Wednesday, November 22, 2006

I'm With Izzy

In the latest issue of The New Yorker, Nicholas Lemann offers his contribution to what he describes as the "hot-blooded new debate" about I.F. Stone. (No link because the article isn't available online.) This debate was sparked, of course, by the Myra McPherson biography as well as by the collection, The Best of I.F. Stone, which I edited for Peter Osnos at Public Affairs.

Lemann joins Paul Berman (in the Times Book Review) and Geoffrey Wheatcroft (in the New York Observer)--to say nothing of avowedly rightwing critics at places like The Weekly Standard--in faulting Stone for being soft on Soviet Communism. And like those other writers, he devotes many paragraphs and much energy to parsing the question of just how soft Stone was--nearly as much space as he devotes to everything else Stone ever said or did.

Focus narrowly on the critics' accusation and you might be inclined to agree with them. Immerse yourself in Stone's lifetime of journalism, as I did when editing the collection, and you'll probably come away wishing that he'd condemned Stalin earlier and in stronger terms. But it's hard to see why this issue should dominate the conversation about Stone fifty years after Stalin's death. It's not as though Stone's work was centered on Russian politics, European affairs, or the Communist and Socialist movements. He actually wrote rather little about these topics, except insofar as they affected American politics. To judge Stone's journalistic legacy primarily on the retrospective correctness of his attitude toward Stalin strikes me as perverse.

Lemann actually touches on this argument (as articulated, in McPherson's book, by Stone's son Christopher), and he dismisses it:

Stone was not only one of the leading journalists of the last century; he was specifically a moralist with a grand global scope. It seems more than a small oversight that he mainly missed the story of the greatest mass murderer in history.
But this subtly mischaracterizes Stone's work. Stone worked as a journalist throughout World War Two, and his writings during those years focused mainly on the management of the war effort in Washington. Does that mean he "missed the story" of the Holocaust? During the sixties and seventies, he wrote very little about South Africa or China. Did he "miss the story" of apartheid or the Cultural Revolution? In all three cases, the answer is No--because those stories weren't the ones Stone was after. No single reporter can cover everything in the world, and none really try. Stone was unequalled at getting the stories he went after--and they were big ones.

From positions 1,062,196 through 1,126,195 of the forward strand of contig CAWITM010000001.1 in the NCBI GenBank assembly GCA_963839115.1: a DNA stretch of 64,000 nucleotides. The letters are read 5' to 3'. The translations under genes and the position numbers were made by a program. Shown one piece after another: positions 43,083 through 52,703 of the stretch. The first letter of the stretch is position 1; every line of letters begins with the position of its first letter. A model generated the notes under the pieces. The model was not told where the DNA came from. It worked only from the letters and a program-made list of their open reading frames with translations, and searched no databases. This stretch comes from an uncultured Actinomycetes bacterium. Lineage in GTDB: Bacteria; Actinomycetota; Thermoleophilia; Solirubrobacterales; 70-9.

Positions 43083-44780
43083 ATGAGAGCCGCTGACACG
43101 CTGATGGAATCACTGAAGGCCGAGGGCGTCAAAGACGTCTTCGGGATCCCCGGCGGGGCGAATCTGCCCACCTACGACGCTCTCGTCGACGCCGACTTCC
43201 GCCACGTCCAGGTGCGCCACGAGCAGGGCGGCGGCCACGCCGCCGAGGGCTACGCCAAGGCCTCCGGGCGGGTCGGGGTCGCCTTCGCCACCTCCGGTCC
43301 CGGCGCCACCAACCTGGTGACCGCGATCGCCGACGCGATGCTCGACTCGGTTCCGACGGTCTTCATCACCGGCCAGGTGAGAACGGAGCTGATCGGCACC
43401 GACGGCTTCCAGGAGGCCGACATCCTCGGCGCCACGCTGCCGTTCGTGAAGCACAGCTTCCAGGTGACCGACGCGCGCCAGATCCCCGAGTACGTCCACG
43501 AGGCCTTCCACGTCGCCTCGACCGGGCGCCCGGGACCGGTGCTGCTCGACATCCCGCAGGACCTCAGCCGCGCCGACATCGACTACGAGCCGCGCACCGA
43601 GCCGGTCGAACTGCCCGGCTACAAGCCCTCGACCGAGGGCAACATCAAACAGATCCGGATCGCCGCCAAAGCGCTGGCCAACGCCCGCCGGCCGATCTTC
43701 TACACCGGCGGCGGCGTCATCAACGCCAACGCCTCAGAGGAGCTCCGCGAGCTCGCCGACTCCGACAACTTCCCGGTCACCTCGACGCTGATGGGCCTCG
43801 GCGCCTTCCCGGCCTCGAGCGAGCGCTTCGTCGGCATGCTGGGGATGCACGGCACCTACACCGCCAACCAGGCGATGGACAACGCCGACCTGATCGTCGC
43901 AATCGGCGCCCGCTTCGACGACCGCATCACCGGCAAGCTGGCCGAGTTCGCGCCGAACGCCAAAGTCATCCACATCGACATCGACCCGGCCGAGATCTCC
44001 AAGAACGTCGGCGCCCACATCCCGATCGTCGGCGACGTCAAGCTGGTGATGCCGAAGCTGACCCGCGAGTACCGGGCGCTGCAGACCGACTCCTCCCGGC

A zealous crusader for freedom, Stone focused his crusade on the country and the people he knew and loved best--America and Americans. His mandate in the Weekly was to write what most Americans weren't reading in their daily papers. In the 1950s, there was no shortage of editorial-page denunciations of Soviet tyranny. But there was a shortage of reporting about the growing power of the military-industrial complex, the abuses of Hoover's FBI, the insanity of mutually assured destruction, and the repression of American Negroes. Stone aimed to fill that void.

The result was a body of journalism much of which remains as insightful and relevant in the era of Iraq and the Patriot Act as it was in the age of Vietnam or the period of McCarthyism and the Blacklist.

Lemann (like the other critics) can't help acknowledging Stone's journalistic achievements:

Stone was a courageous independent voice in the conformist Cold War years, who shunned organizational life, stood up for civil liberties, and aggressively questioned the government at a time when the best-known journalists were cheerleaders. He was an impassioned advocate of civil rights long before the great events of the civil-rights movement. He opposed the Vietnam War well before the Gulf of Tonkin incident, in 1964, and was one of the first journalists to question it. . . [He also had] a dazzling mind . . . even as an old man he had a young man's moral passion . . . [and] he was an excellent, if unconventional, reporter, who . . . had a great journalist's instinct for going where the stories were unfolding and for making a place come to life on the page.
This list of talents and accomplishments would be enough, one might think, to earn Stone an unqualified place on the list of great journalists of the century. But I guess not. As Lemann regretfully observes:

almost all of Stone's serious political disputes involved his being more sympathetic to Communism than to whomever he was feuding with.
And evidently these feuds and that misplaced "sympathy" weigh as heavily in Lemann's scales as the vast bulk of Stone's investigative journalism and commentary.

All I can say is: Read Stone for yourself, either in the new collection or in one of the older volumes, organized by decades, that Little, Brown and Random House published and that can still be found on the shelves of many libraries. Then decide how well Stone's political judgments and instincts, even judged with the benefit of hindsight, stand up to comparison with those of his present-day critics.

As for me, I'm with Izzy.

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